The Fallacy of Dreams: Why Maybe Will Get You Nowhere

“Maybe I’ll go back to school…”

“Maybe I’ll get my teaching credential…”

“Maybe I’ll move to San Francisco…”

If you’re like me, you know “maybe” intimately like a friend.  

Though “maybe” introduces a realm of possibility, the conditional form is also non-committal: it negates the responsibility for action.  I might write; I might sing.  “Might” exists in some far away future and, thus, absolves us of the practical steps we could be taking now.

Dreamy and a bit impractical, I’ve always preferred playing with possibility to transforming possibility into reality; I bolt from the first sign of serious commitment.  “Get my teaching credential? But what if after all the trainings and observations and money I will have wasted my time?”  Like most of us, I balk at the idea of having anything set in stone.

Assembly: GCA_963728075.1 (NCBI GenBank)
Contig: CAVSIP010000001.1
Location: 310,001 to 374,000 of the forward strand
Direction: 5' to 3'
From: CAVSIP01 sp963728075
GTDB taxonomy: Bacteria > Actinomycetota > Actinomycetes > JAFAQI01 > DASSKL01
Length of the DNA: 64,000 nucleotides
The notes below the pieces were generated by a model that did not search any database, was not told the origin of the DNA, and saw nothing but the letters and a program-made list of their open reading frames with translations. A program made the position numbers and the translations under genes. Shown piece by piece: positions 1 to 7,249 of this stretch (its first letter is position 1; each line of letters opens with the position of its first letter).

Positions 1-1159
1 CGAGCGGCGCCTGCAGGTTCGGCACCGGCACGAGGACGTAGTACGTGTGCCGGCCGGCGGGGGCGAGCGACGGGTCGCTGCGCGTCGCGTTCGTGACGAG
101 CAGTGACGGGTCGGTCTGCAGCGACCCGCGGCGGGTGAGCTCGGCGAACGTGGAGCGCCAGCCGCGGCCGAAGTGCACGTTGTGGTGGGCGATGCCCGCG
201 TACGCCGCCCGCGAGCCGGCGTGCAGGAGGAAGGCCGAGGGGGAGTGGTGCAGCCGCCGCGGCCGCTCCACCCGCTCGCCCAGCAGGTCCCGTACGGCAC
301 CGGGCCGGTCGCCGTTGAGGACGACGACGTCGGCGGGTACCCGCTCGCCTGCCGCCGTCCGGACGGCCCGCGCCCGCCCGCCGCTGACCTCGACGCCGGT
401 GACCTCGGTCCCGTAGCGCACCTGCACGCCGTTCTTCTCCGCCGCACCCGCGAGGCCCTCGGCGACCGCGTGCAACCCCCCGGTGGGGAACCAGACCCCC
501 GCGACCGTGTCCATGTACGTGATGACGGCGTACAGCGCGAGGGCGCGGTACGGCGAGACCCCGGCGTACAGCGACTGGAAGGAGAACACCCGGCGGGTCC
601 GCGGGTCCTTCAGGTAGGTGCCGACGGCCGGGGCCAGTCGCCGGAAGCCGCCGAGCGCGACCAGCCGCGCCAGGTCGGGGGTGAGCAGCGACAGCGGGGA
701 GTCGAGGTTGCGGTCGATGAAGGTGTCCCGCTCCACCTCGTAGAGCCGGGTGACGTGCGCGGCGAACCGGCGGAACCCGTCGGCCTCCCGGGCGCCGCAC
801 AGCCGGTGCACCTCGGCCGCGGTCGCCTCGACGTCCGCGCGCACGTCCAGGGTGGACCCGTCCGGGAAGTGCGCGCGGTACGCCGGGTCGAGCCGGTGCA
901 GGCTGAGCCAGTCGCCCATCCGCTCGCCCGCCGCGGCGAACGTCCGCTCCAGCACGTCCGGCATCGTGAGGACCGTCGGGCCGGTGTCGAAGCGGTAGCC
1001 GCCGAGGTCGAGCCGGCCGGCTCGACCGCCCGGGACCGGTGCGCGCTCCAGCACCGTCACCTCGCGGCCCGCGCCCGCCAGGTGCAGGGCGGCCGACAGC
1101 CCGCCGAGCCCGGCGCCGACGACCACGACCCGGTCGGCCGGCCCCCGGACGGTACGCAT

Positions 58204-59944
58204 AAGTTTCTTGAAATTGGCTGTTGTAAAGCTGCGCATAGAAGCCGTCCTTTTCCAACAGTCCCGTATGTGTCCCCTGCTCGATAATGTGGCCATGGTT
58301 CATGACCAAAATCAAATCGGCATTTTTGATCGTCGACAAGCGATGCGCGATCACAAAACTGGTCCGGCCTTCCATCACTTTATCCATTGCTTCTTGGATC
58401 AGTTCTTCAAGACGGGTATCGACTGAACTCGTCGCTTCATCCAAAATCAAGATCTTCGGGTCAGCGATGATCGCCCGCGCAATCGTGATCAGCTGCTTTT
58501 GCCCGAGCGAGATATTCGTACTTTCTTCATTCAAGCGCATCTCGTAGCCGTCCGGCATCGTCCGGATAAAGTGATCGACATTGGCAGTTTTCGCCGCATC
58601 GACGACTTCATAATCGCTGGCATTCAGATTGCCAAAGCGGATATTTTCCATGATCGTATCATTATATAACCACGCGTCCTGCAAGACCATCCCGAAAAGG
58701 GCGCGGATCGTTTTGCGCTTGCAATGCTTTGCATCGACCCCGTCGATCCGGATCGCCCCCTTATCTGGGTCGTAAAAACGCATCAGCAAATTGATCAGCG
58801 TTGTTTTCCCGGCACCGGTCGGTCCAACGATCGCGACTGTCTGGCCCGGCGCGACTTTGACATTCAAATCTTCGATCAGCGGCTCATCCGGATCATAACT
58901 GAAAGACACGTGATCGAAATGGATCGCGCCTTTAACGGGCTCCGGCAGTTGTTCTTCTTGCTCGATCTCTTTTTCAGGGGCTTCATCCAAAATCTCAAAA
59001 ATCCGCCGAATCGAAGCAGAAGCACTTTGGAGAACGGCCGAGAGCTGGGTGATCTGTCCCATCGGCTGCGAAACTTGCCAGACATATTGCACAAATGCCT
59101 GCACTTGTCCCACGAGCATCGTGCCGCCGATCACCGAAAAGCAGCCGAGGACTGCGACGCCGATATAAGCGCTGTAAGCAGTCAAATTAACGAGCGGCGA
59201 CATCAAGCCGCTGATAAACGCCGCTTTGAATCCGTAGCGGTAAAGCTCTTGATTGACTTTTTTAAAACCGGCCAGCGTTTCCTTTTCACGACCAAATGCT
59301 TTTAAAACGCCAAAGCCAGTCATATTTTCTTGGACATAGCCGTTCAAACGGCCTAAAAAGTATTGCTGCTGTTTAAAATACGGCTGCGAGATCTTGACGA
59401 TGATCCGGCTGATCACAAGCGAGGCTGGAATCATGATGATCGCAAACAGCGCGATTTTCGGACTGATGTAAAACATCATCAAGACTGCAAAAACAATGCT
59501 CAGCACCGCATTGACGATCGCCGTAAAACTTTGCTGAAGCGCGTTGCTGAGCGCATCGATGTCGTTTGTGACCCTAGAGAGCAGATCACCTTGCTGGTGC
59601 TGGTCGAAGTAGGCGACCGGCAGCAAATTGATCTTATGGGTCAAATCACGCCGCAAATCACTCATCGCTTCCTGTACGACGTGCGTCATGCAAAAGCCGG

Perhaps we’re afraid to commit because we’re afraid of vulnerability, we’re afraid of failure.  To proclaim our dreams and carry out a plan to attain them would mean total humiliation if we met with defeat.  Easier to just drift from one meaningless job to another without the pressure of a “plan.”  

But if we’re to lead full, meaningful lives, we must have the conviction to be decisive and check yes or no.  So do away with maybe.  Shout a confident “yes!” to whatever it is that you want.

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